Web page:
Community-embedded work is intimate, you get to know one another on a level that institutions rarely afford, and it opens up learning opportunities that would never spontaneously arise in a typical school because the place itself is interesting and often connected to the lives of the children you’re working with. It forces you to be nimble and generous, to change your plans when someone has to run home to take care of a sibling or arrive late because transportation let them down — again. It shows you how to “be” together in the real world, not in a made-up version of the world that plays out inside schools.

Community-embedded work with young people and community members is powered by creativity and collectivity, a build-as-you-go orientation that finds its center from the ground-up for the common good. This is the opposite of most institutional hierarchies that are almost always top-down.

One possible way forward today is small, grass roots and thoughtful, just like the paths that community activists and community-based educators have forged for many decades (see some famous examples including Septima Clark’s work, Jane Addams’s Hull House Settlement, Freedom Schools, Reggio-inspired community schools, the Harlem Children’s Zone, and so many local examples in my own city of Athens, Ga.).

These efforts are not all that different from local nonprofit organizations figuring out safer ways to serve the community during the pandemic and small groups of families organizing for their own versions of “school” in the coming year and the surge in interest in home schooling in general and home schooling for black families specifically.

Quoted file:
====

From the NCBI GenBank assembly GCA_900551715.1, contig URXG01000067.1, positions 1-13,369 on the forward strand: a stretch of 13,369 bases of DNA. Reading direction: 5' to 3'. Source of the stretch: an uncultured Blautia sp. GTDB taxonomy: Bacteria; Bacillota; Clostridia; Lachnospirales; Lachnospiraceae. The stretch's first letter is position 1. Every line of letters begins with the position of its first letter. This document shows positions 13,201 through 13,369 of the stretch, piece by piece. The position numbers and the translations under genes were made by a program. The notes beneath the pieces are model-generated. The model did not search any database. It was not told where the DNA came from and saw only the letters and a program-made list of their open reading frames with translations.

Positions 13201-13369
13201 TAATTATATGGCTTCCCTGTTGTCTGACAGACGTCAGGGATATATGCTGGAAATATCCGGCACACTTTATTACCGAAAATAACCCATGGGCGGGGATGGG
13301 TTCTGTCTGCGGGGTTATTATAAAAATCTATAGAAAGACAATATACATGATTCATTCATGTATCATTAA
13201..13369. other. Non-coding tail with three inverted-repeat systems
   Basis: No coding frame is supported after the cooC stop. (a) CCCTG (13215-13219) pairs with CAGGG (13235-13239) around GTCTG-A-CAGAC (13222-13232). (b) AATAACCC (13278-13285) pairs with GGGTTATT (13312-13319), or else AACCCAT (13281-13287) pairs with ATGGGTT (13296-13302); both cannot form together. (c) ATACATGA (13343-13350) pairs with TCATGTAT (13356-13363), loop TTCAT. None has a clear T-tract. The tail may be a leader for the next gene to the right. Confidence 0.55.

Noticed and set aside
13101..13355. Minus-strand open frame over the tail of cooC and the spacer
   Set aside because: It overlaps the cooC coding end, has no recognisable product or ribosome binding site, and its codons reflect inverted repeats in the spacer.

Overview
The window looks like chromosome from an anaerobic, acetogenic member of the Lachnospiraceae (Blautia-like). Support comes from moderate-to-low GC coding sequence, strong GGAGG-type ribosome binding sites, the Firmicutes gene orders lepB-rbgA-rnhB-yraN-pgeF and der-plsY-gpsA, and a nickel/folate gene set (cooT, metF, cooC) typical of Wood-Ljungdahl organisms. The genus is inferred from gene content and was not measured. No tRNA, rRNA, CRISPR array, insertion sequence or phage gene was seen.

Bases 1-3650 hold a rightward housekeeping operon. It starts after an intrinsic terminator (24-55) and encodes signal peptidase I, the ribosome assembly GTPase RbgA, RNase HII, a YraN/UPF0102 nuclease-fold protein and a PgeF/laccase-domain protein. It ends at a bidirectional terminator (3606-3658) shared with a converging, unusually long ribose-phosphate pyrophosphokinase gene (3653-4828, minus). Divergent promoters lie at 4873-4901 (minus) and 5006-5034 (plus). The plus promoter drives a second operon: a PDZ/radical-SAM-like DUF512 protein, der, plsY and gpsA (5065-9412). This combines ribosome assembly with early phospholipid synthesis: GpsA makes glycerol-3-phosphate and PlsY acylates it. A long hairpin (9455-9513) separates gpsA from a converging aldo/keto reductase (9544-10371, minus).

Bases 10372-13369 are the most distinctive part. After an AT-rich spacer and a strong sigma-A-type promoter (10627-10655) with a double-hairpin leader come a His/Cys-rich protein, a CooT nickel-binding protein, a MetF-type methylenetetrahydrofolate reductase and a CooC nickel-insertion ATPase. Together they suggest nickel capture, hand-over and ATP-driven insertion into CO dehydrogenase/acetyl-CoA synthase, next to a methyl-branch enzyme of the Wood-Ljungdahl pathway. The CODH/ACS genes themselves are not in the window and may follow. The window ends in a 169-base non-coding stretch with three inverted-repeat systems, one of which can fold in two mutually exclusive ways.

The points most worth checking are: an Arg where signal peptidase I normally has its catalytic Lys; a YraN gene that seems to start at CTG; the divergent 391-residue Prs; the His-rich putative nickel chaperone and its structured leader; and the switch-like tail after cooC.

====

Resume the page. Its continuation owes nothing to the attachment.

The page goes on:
Our public school resources can be leveraged to support and build community-embedded learning spaces rather than facing a reality of losing students and families (and thus, funding) to more responsive and nimble models in this unprecedented time.

I suggest that there might be four conditions for in-person teaching and learning that puts the health and well-being of students, teachers and families at the center, builds upon what we know about relationships and physical environments for promoting positive learning experiences, supports teachers’ abilities to engage with current events important to the lives of students, and prepares for a quick shift to a remote model for a short or longer period of time depending on the needs of the group:

1. very small circles of educators and young people

2. meeting in community-embedded places

3. with open and relevant curriculum that supports social and emotional well-being and draws upon the integration of life, the arts, and all the traditional content areas, and